PRH: He was a sharp guy — Ivy League educated. How much did you wonder if you were mostly there for his entertainment?
ME: I wondered that at the beginning, but I truly think he regarded me as a friend. I didn’t have to answer his calls. I didn’t have to go visit him. I didn’t have to do anything, especially once I wrote an article about him. At any point, I could have said, “You know what? I think I’m being played. I’m done.” But it never happened. I really, truly think he was sincere. He truly wanted to find answers to why he became what he became. He was willing to suffer embarrassment and accept any conclusion. If I had said to him, “I think you’re a rapist who’s trying to hide,” I think he would have accepted that as the truth.
PRH: You were initially interviewing him for an article but not necessarily to write a book, right?
ME: No, I had no intention of writing a book. As soon as I finished that article, I wanted to erase my memory banks of anything to do with this case. I didn’t want to think anything about any of these crimes. I wanted to be done with it. It was giving me nightmares. It was horrific. I had seen autopsy pictures and crime scene photos; if you’ve ever seen that, it’s not a pretty picture. I wanted to be able to forget it. But I couldn’t. And eventually, I wanted to write a book about it.
PRH: What made you come back to the subject after putting it aside?
ME: I never really stopped. After the article came out, he called me and wanted to congratulate me on the article. He kept calling about other things, and he wanted me to keep looking for more answers. I knew that there were only a few other people he could call — his father, his jury advisor, a few friends — but there was nobody he could call without any agenda. I didn’t have the heart to hang up when I picked up the phone and heard, This is a collect call from the Connecticut Correctional Institution.” I don’t regret it at all now.
PRH: The book is hard to categorize. It’s partly true crime reporting, partly Ross’s biography, partly a memoir of your experience with him over a period of a decade, and partly a sociological piece about the death penalty. Do have complicated feelings about what shelf the book should be on in bookstores?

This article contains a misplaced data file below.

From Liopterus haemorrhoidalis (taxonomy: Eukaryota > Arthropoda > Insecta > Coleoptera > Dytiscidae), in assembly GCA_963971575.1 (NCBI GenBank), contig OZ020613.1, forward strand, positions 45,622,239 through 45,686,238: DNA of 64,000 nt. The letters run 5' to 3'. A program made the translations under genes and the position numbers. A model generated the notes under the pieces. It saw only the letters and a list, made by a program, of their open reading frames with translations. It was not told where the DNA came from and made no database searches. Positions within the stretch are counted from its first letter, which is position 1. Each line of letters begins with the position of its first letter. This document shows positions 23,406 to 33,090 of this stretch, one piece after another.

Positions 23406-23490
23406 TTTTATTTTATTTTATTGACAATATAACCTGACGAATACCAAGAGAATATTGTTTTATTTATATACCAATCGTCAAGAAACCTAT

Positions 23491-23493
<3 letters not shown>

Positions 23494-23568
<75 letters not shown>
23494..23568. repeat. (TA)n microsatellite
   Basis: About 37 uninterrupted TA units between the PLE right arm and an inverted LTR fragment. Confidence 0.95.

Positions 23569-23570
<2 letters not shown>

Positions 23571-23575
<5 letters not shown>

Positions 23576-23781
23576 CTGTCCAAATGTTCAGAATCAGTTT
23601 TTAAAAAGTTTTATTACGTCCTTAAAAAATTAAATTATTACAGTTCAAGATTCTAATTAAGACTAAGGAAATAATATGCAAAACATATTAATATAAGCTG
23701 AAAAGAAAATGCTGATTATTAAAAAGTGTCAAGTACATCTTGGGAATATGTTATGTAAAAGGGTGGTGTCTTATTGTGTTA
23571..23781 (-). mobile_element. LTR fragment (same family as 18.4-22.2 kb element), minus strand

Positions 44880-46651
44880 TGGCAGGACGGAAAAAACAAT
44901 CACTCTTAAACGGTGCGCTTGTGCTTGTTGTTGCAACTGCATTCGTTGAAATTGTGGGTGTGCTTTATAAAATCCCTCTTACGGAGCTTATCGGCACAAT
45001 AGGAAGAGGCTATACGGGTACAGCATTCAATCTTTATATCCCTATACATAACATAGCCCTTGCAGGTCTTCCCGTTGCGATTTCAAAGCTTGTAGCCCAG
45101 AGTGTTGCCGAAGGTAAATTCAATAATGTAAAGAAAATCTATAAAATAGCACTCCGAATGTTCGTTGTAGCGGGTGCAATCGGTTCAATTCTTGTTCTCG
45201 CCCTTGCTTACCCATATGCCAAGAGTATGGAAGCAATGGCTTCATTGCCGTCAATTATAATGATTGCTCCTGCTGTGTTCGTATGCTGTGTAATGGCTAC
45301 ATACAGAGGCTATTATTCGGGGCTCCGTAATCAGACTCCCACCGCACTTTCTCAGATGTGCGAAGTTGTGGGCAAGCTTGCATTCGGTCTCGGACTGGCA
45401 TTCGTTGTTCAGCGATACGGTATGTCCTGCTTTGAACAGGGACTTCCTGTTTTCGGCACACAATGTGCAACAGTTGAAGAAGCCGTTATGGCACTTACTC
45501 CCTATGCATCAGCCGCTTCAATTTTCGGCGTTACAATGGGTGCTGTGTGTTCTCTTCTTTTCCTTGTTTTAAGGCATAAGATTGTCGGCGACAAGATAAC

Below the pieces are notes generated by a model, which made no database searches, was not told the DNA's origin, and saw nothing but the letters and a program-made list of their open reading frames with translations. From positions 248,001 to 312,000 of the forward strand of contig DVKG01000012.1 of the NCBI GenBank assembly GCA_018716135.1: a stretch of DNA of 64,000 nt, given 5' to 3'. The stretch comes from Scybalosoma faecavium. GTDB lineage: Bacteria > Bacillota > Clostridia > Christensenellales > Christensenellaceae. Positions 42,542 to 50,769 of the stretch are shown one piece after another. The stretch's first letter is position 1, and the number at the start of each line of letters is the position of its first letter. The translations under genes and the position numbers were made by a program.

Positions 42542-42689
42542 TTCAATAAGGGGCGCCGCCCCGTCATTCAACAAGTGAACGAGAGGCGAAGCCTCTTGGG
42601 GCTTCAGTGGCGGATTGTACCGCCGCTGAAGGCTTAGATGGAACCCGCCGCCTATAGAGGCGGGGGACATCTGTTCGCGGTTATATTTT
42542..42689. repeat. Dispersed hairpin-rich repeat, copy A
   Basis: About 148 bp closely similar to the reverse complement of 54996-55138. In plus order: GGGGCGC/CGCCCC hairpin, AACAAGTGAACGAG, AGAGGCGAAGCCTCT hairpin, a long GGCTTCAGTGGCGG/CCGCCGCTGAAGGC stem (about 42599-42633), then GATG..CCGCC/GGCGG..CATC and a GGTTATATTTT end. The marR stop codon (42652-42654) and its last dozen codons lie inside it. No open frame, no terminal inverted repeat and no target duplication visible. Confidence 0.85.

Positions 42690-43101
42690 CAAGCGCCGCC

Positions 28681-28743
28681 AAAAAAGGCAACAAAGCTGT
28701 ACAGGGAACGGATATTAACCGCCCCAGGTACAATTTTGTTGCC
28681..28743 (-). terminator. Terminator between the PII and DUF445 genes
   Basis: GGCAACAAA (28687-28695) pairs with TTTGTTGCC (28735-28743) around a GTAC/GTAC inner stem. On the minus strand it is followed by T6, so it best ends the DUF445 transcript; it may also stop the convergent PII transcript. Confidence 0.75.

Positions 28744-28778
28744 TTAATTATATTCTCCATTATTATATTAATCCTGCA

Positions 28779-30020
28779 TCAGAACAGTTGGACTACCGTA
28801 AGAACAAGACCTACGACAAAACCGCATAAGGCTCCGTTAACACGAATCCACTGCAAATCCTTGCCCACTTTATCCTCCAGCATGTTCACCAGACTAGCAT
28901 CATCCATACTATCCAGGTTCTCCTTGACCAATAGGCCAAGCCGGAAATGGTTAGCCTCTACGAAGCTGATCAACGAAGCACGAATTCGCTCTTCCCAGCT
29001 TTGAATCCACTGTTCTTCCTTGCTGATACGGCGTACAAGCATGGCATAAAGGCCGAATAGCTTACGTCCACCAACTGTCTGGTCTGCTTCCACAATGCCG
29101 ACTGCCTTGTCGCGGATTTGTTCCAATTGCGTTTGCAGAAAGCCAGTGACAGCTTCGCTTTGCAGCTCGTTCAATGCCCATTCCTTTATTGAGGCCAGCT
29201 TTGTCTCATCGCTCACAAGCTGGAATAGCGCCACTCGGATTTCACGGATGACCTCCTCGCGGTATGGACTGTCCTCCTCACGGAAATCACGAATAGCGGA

ME: When I started, I wanted it to be a book about the death penalty and mental illness and to deal with the legal issues. But there was no way to do the book without discussing the crimes, and his psychological profile had to be part of it. He was a complicated, regretful and remorseful man, and I was also trying to give a voice to the victims.
PRH: Why did you meet with him for a decade? For such a long period?
ME: I stayed with it until he died. I never thought it would take so long to resolve the issue of whether he was able to accept the death penalty. I never thought it would take so long, but it did. He wanted to go peacefully and have the time to prepare himself for it, but other people intervening made huge anxiety for him. He never knew exactly what was going to happen.
PRH: How did your family react to you spending a decade with a convicted serial killer?
ME: There were times when it got in the way. When my twins were in the fourth and fifth grade was the time leading up to Ross’s execution, and I was on the phone with him every day, morning, noon and night. There was a time difference — I had moved to California — so he would call when they were getting up and getting ready for school, and they would want my attention. My son at one point said, “You are the worst mother in the entire world because you care more about a serial killer than your own son.” That cut right to the heart. I told Michael that I could not talk so much, that my children need my attention too.
PRH:Even after he agreed to the death penalty sentence, Michael Ross said he was opposed to the death penalty. How did he reconcile that?
ME: He was opposed to the death penalty. He thought it was a barbaric thing to kill somebody because the person had killed somebody else. We are one of the only industrialized countries in the world that has a death penalty, and fewer and fewer countries are doing it. He thought if the death penalty was the punishment for what he did, then that’s what he deserved. Did he want to die, though? No.